Dr. Misbah Shireen Ahmed from the clinic and polyclinic for skin diseases in Greifswald (Germany) spoke about extreme lymphedema of the lower extremities. “We have recently observed a disproportionately large share of patients with very advanced cases of lymphedema,” said the physician. This could be explained by the fact that there is an increasing number of people who are significantly overweight. Owing to low self-esteem, these patients frequently do not come to the clinic before they reach a severe stage of the illness. At this point they are already experiencing various types of complications that require expensive multidisciplinary treatment. “Despite the fact that some of my peers have considered amputation to be the only solution in severe cases, we can achieve good results with a combination of surgical and non-surgical treatment ,” the physician was pleased to say. In detail , this comprises surgical debridement of the wound, negative-pressure wound therapy and skin transplants as well as cold, antiseptic dressings, class 3 corticosteroids and salicylic acid (including in the form of creams), possibly systemic treatment using antibiotics and thrombosis prophylaxis and finally gymnastics, manual lymphatic drainage, intermittent pneumatic compression, and compression supports and stockings. “It’s not ‘just’ lymphedema,” she appealed to the audience. “It is a complex condition that often also requires psychological support.”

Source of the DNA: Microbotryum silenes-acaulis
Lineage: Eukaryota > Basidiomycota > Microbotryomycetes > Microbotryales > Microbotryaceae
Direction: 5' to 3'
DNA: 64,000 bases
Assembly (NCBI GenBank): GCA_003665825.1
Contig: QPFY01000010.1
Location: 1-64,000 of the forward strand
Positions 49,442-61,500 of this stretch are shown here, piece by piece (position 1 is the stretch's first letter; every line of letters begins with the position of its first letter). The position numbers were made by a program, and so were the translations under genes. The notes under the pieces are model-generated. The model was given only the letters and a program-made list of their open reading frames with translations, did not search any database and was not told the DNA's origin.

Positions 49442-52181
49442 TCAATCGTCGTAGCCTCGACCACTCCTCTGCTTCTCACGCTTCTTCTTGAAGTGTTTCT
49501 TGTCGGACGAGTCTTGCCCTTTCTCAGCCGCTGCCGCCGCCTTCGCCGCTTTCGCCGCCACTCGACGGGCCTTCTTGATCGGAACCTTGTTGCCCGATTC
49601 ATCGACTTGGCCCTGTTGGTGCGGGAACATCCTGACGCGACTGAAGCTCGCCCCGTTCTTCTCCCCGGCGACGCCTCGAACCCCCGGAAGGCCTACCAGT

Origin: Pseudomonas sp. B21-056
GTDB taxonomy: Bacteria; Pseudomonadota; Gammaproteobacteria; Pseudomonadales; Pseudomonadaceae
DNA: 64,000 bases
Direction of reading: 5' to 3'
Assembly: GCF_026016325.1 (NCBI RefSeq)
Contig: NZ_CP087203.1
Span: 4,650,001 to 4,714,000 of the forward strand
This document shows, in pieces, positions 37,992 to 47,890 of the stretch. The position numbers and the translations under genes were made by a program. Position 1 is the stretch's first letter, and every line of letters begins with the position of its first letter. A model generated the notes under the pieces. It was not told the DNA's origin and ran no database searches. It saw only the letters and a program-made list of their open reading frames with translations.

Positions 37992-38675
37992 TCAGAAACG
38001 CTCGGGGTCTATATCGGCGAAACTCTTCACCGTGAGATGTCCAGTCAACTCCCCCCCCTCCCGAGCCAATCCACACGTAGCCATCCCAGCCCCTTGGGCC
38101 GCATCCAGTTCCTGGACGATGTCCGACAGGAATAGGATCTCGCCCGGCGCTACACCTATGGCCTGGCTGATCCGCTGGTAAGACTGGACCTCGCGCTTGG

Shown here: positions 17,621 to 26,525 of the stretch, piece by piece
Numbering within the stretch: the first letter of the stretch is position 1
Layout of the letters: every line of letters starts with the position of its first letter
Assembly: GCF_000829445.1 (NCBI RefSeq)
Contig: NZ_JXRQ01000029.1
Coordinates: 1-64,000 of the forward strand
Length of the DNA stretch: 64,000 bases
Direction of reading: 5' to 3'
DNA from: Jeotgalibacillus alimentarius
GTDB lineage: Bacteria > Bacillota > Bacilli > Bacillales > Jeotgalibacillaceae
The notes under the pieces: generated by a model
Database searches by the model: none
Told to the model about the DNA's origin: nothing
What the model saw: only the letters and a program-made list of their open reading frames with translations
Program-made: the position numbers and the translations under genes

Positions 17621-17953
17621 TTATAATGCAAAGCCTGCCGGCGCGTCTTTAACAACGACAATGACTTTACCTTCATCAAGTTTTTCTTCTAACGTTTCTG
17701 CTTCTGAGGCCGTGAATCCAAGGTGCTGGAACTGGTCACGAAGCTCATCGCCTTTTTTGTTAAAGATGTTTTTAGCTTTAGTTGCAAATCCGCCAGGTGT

Methods for treatment and follow-up monitoring
Dr. Hans-Jürgen Thomä, of the Phlebology Business Development division at Bauerfeind AG (Germany) spoke about the options of digital treatment and follow-up monitoring compared to water plethysmography. Measuring techniques for determining leg volume are generally used in routine clinical work in order to objectify treatment progress, and they are also often required for clinical studies. Water plethysmography is based on the principle of water displacement. However, it is a relatively time-consuming measuring technique with poor reproducibility. The Bodytronic 600 digital measurement system by Bauerfeind provides for a grid of light beams that is projected onto the body and digitally captured. This allows for an exact 3D image of the affected body part to be generated.
“A study has shown that both methods produce similar results,” Dr. Thomä explained. “However, water plethysmography is limited to the calf, while Bodytronic 600 is suitable for measuring lower and upper legs as well as the pant area. Water plethysmography is also difficult to handle and rather error-prone.” Bodytronic 600 is five times more reliable when it comes to reproducibility.
Images: Larry Pitt
Bauerfeind conducted a pre-symposium on the treatment of lymphedema during the 18th World Congress of the International Union of Phlebology (IUP) in Melbourne, Australia.
- Gyözö Szolnoky is currently conducting research for a study about the effects that compression garments have on the cardiovascular system.
- Christine Moffatt’s lecture focused on self-management approaches for lymphedema and venous ulcer patients.
- Misbah Shireen Ahmed reported on the good results achieved with a combination of surgical and non-surgical treatments for severe cases of lymphedema.